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Review: A Bone To Pick by Charlaine Harris

Reviewed by Amanda Wrangles

I have a new fictional friend. Her name is Aurora Teagarden. She’s smart, funny and sometimes – well, she makes bad choices. She also comes from the same mind that brought us Sookie Stackhouse, Harper Connelly and Lily Bard. The most fabulous Charlaine Harris.

The Aurora Teagarden novels were actually some of Harris’ first – way before the time of True Blood and Sookie Stackhouse. However, with the popularity of the author’s other novels, it’s time for re-release so we can all discover and meet this new/old heroine. I, for one, am pretty happy about this idea – too much Harris is never enough.

Aurora (known as Roe to her friends) is a librarian with desperately inquisitive mind and a penchant for crime stories. She hasn’t had much luck in love, and by all accounts is a little on the plain side. Her fortunes change in A Bone to Pick when she inherits a large sum of money, a pregnant cat and a house from an elderly acquaintance she knew through a group of crime-loving readers (crime books, that is. Not criminals). But not only has her friend left Aurora set for life – she’s left her with a damaged human skull hidden in the house and a crime to solve.

To complicate matters, Roe has herself a new man – a minister of the local Episcopalian church. Just how does one ‘date’ a minister when you’re hiding the partial remains of a possible murder victim? And where’s the rest of the body? Does it have anything to do with the mysterious break-ins of all the neighbouring homes? And speaking of neighbours, could things get any more complicated than Aurora’s ex-boyfriend moving in across the road with his brand-new, pregnant wife?

A Bone to Pick is the second of eight novels in this series, and the first I’ve read. I’m not a huge fan of reading series out of order, but I did find it very easy to pick up the story from here. Like all Charlaine Harris’ protagonists, Aurora is very likeable; her inner dialogue is funny and self-deprecating. She’s far from perfect, and her thoughts have a way of wandering to the dark side – especially so far as her ex and his wife, and Aubrey The Minister, are concerned. The actual mystery in A Bone to Pick isn’t particularly clever or shocking – in fact the lead-up was so vague that even at the reveal, I felt kind of ‘meh’ – it was all a bit too easy. But the end result isn’t really the point of this story. Aurora herself is. Unlike telepathic Sookie, or lightning-struck Harper who is able to sense the dead, Roe doesn’t have any special abilities other than her mind. She’s ordinary. She’s nice. She’s a refreshing type of heroine who could be anyone’s friend or neighbour.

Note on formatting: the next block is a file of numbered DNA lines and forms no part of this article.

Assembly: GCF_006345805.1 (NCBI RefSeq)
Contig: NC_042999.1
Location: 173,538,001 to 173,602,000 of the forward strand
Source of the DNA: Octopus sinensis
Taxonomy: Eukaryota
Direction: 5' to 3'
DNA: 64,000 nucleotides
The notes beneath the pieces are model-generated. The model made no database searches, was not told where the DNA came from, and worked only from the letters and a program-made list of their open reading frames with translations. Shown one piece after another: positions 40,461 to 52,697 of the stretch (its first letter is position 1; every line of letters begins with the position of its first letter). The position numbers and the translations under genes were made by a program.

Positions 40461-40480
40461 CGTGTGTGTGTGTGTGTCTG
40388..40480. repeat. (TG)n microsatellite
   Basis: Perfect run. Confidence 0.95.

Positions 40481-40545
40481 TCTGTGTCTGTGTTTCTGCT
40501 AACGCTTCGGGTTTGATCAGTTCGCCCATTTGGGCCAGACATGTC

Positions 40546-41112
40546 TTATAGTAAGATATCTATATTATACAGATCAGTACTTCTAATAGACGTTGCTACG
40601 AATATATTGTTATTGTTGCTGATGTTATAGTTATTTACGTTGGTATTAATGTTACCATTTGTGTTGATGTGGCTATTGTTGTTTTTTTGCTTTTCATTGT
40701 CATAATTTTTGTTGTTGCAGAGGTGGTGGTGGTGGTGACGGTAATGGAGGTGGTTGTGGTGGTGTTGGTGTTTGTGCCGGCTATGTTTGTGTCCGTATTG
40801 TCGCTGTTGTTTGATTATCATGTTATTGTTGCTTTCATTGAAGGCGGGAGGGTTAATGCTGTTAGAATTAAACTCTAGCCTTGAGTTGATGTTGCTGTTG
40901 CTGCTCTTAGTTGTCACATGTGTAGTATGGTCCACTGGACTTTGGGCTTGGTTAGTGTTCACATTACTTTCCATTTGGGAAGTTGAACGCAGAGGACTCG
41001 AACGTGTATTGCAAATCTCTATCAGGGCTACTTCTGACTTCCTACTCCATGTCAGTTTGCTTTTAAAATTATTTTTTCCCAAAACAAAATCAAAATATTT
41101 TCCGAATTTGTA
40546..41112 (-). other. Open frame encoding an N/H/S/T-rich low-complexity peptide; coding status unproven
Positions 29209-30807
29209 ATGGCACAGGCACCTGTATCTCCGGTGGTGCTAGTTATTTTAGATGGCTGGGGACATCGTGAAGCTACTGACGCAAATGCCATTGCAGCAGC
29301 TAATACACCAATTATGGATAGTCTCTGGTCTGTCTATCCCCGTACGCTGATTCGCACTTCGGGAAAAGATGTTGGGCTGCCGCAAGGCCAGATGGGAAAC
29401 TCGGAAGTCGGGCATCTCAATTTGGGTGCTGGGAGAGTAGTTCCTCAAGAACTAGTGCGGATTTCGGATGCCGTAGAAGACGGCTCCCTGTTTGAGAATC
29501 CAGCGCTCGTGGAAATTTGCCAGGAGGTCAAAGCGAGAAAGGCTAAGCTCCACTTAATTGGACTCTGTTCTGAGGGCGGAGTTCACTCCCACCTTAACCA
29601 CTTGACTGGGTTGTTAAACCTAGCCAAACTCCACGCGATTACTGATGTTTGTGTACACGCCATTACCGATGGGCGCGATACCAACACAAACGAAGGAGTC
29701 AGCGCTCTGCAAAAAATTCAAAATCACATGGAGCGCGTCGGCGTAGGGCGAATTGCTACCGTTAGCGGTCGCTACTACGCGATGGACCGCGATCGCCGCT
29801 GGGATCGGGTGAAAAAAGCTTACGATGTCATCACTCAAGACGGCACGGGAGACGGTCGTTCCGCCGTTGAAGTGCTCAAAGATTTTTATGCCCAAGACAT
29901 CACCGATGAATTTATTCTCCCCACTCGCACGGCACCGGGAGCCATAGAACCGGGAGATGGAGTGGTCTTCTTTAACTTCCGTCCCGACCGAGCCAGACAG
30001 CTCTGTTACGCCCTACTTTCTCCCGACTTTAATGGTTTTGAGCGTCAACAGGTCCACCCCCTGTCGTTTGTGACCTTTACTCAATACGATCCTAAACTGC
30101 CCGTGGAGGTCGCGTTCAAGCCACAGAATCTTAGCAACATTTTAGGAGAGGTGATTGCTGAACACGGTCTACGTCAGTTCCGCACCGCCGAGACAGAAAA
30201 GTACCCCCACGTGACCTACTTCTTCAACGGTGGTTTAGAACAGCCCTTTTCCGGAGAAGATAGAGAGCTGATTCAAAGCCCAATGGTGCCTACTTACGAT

A Bone to Pick is what I’d describe as ‘cozy’ crime fiction or mystery. It’s not dark or grisly and it won’t give you nightmares. Harris’ unique writing style steers the story along at a fast rate, and there’s plenty of laugh-out-loud moments. I’m planning on heading back to Book 1 – ‘Real Murders’ and then catching up the others. I can’t wait to find out what happens with Aurora and that minister…

The Aurora Teagarden Mysteries in reading order are:

1/ Real Murders

2/ A Bone to Pick

3/ Three Bedrooms, One Corpse

4/ The Julius House

5/ Dead Over Heels

6/ A Fool and His Honey

7/ Last Scene Alive

8/ Poppy Done to Death

A Bone to Pick (Aurora Teagarden: 2) by Charlaine Harris

Published by Gollancz / Hachette

Paperback, 199 pages.

ISBN – 978 0 575 10374 0

  • Charlaine Harris

    I’m always delighted when readers pick up my older books. I’ve always been very fond of Roe, and if I ever have the time I’d love to write another book in that series.

  • Thank you for commenting. Mandy is so looking forward to meeting you in Melbourne at the bookseller breakfast.

  • Amanda Wrangles

    Thanks for your comment, Charlaine. There’s nothing more exciting for a reader than finding a whole new series to get stuck into! I’m very much looking forward to getting to know Roe a little better. And, as Marianne says, meeting you in Melbourne!

  • Belinda

    The Lily Bard series is also a winner. I love how Charlaine’s heroines are broken somehow, but manage to survive and cope in their own ways.